We are qualified for glory, we do not earn it. The fact that there are things in this world that are out of our control is a much easier pill to swallow than the fact that we are incapable of doing anything to save ourselves. They are connected, sure, but the thought that we have no say in our eternity is a cause for much unrest. We want to say we have contributed something. Many people are willing to forgo the idea of self-salvation, but they boast in their choice. They are no better, but they made the right choice (read: they bent accepted Jesus, while others apparently refuse to bend the knee). What does it mean, however, when the passage speaks of the Father having qualified us to share in the inheritance? Abram was a pagan from Ur when God came to him. There was nothing about him that merited this special affection, but it was given to him by God who promised him his inheritance. It is precisely from this weakness and nothingness that God has always chosen his people so that his glory might be magnified above all else. We are called, then, to be a people who give thanks to the Father who in our destitution has called us to himself and has given us all things.
We are no longer slaves to darkness and sin, but have victory through redemption. It is also from the quickening of God, from his life giving vitality, that we can now not only endure, and we not only have a divine inheritance, but we can also have victory in this life in the here and now. We taken, picked up and moved if you will, from the "domain of darkness...to the kingdom of (God's) beloved Son". This is more than just a status, though it is that. We should never shirk off or minimize the truth that even in our failings, we are bought and paid for by Christ. We are his children and have his righteousness imputed to us so the sting of death and damnation is once and for all removed from his children. This however points to something else as well. In light of the rest of the text, the forgiveness of sins is joined together with our new found strength and our future inheritance. We now have the power and ability to do good. As Christians we are no longer dead in our trespasses and sins, but we are alive in Christ. We were baptized into his death and his ressurection, we are given, in this act of God, the blessed Spirit who has freed us from the bondage of death and sin. We are now free to actively pursue what is good. When we fall we have strength. When we are reminded of our past we are shown our future glory. When we are faced with sin we have the ability to turn away and turn to Christ who is our righteousness and in turn we can participate in that righteous as we do good deeds and put to death the body of sin in our members.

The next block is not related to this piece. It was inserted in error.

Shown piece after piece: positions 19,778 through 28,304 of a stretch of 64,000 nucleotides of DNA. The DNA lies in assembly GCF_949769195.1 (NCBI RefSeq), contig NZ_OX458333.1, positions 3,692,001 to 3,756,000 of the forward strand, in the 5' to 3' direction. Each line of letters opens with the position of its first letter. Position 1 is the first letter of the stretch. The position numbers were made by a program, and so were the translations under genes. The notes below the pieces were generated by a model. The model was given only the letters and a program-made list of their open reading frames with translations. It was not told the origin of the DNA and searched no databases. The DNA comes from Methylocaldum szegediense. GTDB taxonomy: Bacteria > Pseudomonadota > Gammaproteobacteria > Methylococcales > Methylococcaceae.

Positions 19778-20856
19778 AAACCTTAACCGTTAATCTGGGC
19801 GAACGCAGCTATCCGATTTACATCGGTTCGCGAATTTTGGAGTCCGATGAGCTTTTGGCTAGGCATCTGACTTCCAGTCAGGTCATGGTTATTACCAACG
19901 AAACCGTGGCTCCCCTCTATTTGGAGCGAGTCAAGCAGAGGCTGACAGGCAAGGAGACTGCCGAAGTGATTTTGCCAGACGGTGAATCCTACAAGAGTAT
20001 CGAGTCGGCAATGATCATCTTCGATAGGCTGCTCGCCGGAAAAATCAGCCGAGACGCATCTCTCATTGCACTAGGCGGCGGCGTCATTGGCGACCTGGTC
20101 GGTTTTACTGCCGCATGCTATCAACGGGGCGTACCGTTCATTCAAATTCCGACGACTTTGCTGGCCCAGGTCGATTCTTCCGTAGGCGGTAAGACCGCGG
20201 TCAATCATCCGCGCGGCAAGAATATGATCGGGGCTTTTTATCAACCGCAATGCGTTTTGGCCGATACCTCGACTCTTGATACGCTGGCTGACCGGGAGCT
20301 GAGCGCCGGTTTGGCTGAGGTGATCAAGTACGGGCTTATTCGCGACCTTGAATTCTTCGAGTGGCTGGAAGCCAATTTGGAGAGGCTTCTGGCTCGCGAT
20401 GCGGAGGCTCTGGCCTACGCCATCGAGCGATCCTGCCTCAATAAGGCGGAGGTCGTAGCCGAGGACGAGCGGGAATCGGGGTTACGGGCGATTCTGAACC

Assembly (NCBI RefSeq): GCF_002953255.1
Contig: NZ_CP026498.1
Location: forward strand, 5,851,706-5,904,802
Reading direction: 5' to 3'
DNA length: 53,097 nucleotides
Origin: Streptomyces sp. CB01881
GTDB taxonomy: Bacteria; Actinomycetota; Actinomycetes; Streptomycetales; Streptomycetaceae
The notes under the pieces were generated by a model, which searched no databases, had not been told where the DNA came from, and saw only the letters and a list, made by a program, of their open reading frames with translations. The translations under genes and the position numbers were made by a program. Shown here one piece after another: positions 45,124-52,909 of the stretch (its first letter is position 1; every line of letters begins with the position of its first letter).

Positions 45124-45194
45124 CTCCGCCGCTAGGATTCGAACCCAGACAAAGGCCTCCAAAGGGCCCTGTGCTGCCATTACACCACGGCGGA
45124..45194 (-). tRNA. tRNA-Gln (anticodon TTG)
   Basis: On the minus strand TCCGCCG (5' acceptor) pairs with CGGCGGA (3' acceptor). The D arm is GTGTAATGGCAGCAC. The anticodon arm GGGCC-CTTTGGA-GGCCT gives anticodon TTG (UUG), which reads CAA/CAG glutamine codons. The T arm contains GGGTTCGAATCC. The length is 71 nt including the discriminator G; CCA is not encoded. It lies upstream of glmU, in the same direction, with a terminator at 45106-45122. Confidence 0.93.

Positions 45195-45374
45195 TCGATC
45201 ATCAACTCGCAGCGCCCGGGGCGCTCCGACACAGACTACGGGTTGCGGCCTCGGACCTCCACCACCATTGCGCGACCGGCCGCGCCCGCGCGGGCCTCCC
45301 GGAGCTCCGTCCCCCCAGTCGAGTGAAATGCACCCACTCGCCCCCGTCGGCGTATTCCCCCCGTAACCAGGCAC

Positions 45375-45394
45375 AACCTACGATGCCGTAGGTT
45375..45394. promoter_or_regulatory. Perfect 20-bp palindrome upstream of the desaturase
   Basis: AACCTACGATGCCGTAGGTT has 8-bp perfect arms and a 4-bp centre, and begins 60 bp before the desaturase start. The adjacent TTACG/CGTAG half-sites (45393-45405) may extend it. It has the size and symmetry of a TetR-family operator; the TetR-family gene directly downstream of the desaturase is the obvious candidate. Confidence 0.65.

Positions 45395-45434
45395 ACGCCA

This is just a taste of the glorious truths contained in the Scriptures. May we continue to submit ourselves to them and learn at the feet of our God. May we give him thanks as he teaches us great things from his law and applies the gospel to our lives.